I admit it. I really like the idea of shortstop Troy Tulowitzki in a Cardinals uniform.
But, as outlandish as that idea seemed months ago, the landscape has shifted dramatically. So I hope the Redbirds realize they hold the cards in this deal and they don't overpay in terms of talent to get a deal done.
At the trade deadline the Rockies could have driven a hard bargain. Time was of the essence and there weren't many other options on the table. The Cardinals were trying to win not just in the future -- but also in the very immediate present. They stuck to their demands and held on to their star player. Now the Rockies have lost much of their leverage.
That immediate pressure has come and gone. Now the Cardinals can kick the tires on a potential trade for about a half dozen shortstops and pursue two or three others on the free agent market. Or they could stand pat with a team that went to the World Series last season and address the shortstop position at some point in the future. As a Cardinals fan, I am not going to cry if this team comes to spring training with Pete Kozma at shortstop -- and Trevor Rosenthal, Michael Wacha, Carlos Martinez and Shelby Miller still on the roster. But I might shed a tear or two if the Redbirds permanently deplete their young pitching stockpile, creating one hole to fill another.
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Since the trade deadline the owner of the Rockies publicly declared that Tulowitzki and left fielder Carlos Gonzalez WILL NOT be traded. It was a curious position to take because it rarely turns out well when Major League Baseball folks speak in absolutes. And I think this time isn't the exception.
By saying Tulo would NOT be traded, no matter what, the Rockies have put themselves in a position of weakness. There's really only one reason a team would want to get rid of its most popular and one of its most productive players. And that's because they can't afford his contract. The Rockies had a $73.9 million payroll last year and Tulowitzki is going to jump from $10 million to $16 million in 2014. Gonzalez goes from $7.5 to $10.5 next season. I'm not very good at math. But it seems to me that two people on Colorado's 25-man roster take up more than 1/3 of the money. Throw in Michael Cuddyer's $10.5 million for 2014 and the Rockies owe nearly half of their budget to three guys.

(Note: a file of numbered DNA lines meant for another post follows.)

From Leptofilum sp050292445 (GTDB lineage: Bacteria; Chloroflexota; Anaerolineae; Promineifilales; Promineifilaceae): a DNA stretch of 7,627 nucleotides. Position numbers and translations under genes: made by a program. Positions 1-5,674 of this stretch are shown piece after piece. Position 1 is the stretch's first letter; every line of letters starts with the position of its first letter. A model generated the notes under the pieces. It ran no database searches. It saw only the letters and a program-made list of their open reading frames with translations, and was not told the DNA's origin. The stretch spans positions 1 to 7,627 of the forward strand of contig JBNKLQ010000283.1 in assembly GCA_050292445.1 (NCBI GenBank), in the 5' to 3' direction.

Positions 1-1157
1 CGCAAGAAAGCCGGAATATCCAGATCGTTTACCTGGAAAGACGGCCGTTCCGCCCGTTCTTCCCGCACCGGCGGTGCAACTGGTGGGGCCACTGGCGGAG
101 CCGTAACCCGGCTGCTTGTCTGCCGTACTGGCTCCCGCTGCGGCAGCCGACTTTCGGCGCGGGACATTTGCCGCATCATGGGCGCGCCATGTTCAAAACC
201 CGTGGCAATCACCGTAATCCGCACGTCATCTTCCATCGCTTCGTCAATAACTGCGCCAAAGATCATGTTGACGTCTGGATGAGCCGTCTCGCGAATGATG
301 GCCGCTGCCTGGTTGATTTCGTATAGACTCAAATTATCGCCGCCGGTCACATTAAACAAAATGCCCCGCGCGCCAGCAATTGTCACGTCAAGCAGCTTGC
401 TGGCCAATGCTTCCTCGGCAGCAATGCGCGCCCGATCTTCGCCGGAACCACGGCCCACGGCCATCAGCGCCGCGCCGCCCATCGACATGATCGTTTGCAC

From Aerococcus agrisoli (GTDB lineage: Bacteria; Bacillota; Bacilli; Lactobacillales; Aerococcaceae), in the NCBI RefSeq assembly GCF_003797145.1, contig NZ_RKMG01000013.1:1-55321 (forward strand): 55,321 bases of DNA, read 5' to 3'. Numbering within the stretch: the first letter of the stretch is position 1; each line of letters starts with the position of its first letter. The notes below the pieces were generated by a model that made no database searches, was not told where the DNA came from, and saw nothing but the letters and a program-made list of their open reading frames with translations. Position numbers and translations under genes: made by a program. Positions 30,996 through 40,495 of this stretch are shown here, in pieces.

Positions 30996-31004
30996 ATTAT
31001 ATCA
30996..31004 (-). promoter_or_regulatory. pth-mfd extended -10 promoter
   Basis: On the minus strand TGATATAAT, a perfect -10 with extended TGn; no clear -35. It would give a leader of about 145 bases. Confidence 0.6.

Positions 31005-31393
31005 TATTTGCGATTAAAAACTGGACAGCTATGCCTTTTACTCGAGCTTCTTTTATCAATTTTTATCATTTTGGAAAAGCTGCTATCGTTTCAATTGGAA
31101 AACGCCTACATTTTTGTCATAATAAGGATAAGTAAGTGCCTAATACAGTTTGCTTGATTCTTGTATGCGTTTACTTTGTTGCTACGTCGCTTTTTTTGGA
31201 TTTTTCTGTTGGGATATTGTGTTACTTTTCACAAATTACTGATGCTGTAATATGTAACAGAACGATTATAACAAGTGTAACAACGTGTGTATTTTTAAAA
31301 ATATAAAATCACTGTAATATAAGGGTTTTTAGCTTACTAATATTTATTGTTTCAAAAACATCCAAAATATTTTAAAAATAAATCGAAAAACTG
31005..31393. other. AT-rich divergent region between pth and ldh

The Rockies may not WANT to trade Tulo. But it sure looks to me like they can't afford him unless they up their payroll dramatically.
So, what it really adds up to is that these contracts make this potential deal less about what kind of prospects the Rockies can get for Tulowitzki and more about who will take his contract off the team's budget balance sheet.
Sure, anyone would take a guy who is arguably the best shortstop in baseball if they just have to assume his contract, right? The Rockies can dump him on anyone, couldn't they? Well, not so fast. Tulowitzki has a full no trade clause. So you're not going to send him to small market team that is unlikely to win and you're not going to send him anyplace he doesn't want to play. Instead of having 25 options of where they might send Tulowitzki, realistically the Rockies have about five.
The Dodgers would love to have Tulowitzki and move Hanley Ramirez to third base. And they apparently have an unlimited amount of money to throw at every player they can find. But does Colorado want to watch its franchise player come to Coors field several times a year wearing the uniform of a division rival? So much for the Dodgers.
The Giants seem to be set at shortstop. The Angels are tapped out financially thanks to stupid deals for Albert Pujols and Josh Hamilton -- plus the've completely depleted the franchise of prospects via stupid trades. The Mets need a shortstop. But reports said they're interested in damaged goods free agent Jhonny Peralta because they can't afford to pursue Stephen Drew. Looks like Tulo is out of their price range.
I've read reports that the Cardinals might have to offer a package of Shelby Miller, Allen Craig, Trevor Rosenthal and the kitchen sink to get Tulo or one of the Texas Rangers shortstops. If they let that happen, the Cardinals are out of their minds. The front office has spent five years trying to create an internal talent pipeline. So you can't just give it all away in one move.
When weighing the scales of a trade, there's more than just talent that figures in the balance. And, thanks to the Rockies giving Tulowitzki an outrageous contract. The guy was under contract for four more seasons in 2010 when the Rockies gave him a $100-million-plus extension.
Some other reasons that the Rockies should be grateful just to have the Cardinals take Tulowitzki's contract off their hands: